Thursday, August 06, 2015

Painting as a Vocation



“I believe we have responsibilities as artists
to deal with the culture handed down to us
and to find a way to hand it down to our progeny.”
Charles Pollock

For most of his life the American painter Charles Pollock lived in the shadow of his younger brother, Jackson. Where he was methodical and unassuming and lived into his 80s, the younger sibling was mercurial, explosive and died at half that age.

Charles was the first of the Pollock children to move to New York to study art at the Student’s Art League and four years later persuaded his younger brother to join him. Enthralled by social realist painting, Charles’ political idealism saw him leave New York for Washington in 1935 to work for the “New Deal’s” Resettlement Administration as Jackson was getting a toe hold in New York.

The older Pollock subsequently moved to Detroit and eventually settled in Michigan joining the faculty of Michigan State University’s Art Department. Meanwhile abstract expressionism was galvanizing the art world’s attention on New York in which Jackson became a monumental figure.

Coming to the conclusion that politics has “nothing to do with painting” Charles abandoned social realism in favor of abstraction and color field painting a couple of years into his tenure at the university. “Abstract painting,” he is reported to have said, “was simply bringing it back to where I had started from, if I’d had the sense to stay there.”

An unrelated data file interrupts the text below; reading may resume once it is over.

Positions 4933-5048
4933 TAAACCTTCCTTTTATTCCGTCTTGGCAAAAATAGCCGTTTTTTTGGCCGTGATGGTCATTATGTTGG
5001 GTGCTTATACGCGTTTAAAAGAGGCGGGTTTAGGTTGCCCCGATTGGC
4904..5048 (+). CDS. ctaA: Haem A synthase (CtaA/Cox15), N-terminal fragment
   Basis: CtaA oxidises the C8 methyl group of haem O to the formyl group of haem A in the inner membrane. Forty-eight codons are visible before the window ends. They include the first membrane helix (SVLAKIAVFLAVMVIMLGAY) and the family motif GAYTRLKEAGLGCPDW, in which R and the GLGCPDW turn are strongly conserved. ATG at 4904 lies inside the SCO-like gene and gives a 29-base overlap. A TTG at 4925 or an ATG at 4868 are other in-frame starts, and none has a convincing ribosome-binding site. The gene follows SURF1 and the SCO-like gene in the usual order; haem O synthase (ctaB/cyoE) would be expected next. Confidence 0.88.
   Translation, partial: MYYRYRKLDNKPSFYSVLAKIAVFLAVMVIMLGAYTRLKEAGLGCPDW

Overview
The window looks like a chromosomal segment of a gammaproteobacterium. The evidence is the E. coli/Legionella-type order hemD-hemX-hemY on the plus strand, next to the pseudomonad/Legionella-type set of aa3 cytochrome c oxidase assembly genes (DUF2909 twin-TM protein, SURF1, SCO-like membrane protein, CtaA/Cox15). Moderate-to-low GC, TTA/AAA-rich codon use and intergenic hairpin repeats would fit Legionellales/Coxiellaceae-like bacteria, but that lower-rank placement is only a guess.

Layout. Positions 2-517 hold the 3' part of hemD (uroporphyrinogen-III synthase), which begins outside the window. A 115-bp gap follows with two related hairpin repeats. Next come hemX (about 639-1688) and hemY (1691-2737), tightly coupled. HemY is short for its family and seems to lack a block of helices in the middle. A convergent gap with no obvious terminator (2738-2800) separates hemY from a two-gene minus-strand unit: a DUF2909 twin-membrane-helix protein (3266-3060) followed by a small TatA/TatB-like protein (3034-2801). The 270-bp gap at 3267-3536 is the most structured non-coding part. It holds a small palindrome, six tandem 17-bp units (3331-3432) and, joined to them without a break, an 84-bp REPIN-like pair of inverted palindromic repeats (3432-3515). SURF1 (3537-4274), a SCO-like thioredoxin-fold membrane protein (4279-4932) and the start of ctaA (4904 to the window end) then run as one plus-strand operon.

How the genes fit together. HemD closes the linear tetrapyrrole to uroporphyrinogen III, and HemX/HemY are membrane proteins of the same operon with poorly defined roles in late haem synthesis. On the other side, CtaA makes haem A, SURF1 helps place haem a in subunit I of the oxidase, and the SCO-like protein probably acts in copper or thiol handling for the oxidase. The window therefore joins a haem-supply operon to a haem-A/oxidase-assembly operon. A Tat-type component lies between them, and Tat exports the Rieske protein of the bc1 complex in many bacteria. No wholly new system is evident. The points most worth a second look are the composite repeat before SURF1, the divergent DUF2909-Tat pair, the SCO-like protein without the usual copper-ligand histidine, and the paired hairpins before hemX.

After 25 years teaching at the Michigan State University, Charles returned to New York, it was a disappointment. As he has said “New York wasn’t the city I knew as a student at the League. I remember the excitement when I arrived in New York for the first time and walked by the Flatiron Building and Madison Square Garden. Now – Fifth Avenue, Madison Avenue, Greenwich Village – architecturally it isn’t the same anymore.”
    
Four years later he moved to the French capital, Paris where he was to remain for the rest of his life. Over that 17 year period Charles Pollock created several bodies of work which did not always meet with public acclaim. As he said of his 1981 exhibition at the Paris Art Center “Nothing much came from my exhibition, no comment in the press and no sales. It’s about what I expected.”

But undeterred the stoical older Pollock has always maintained about his craft “You have to believe that painting is something tremendously worth doing. Essentially, one feels the need to create great art because it’s been done, because it’s necessary to be done again. It’s a historical necessity more than a personal salvation.”


The exhibition Charles Pollock: A Retrospective is currently on show at Venice’s Peggy Guggenheim Collection until the 14th of September.


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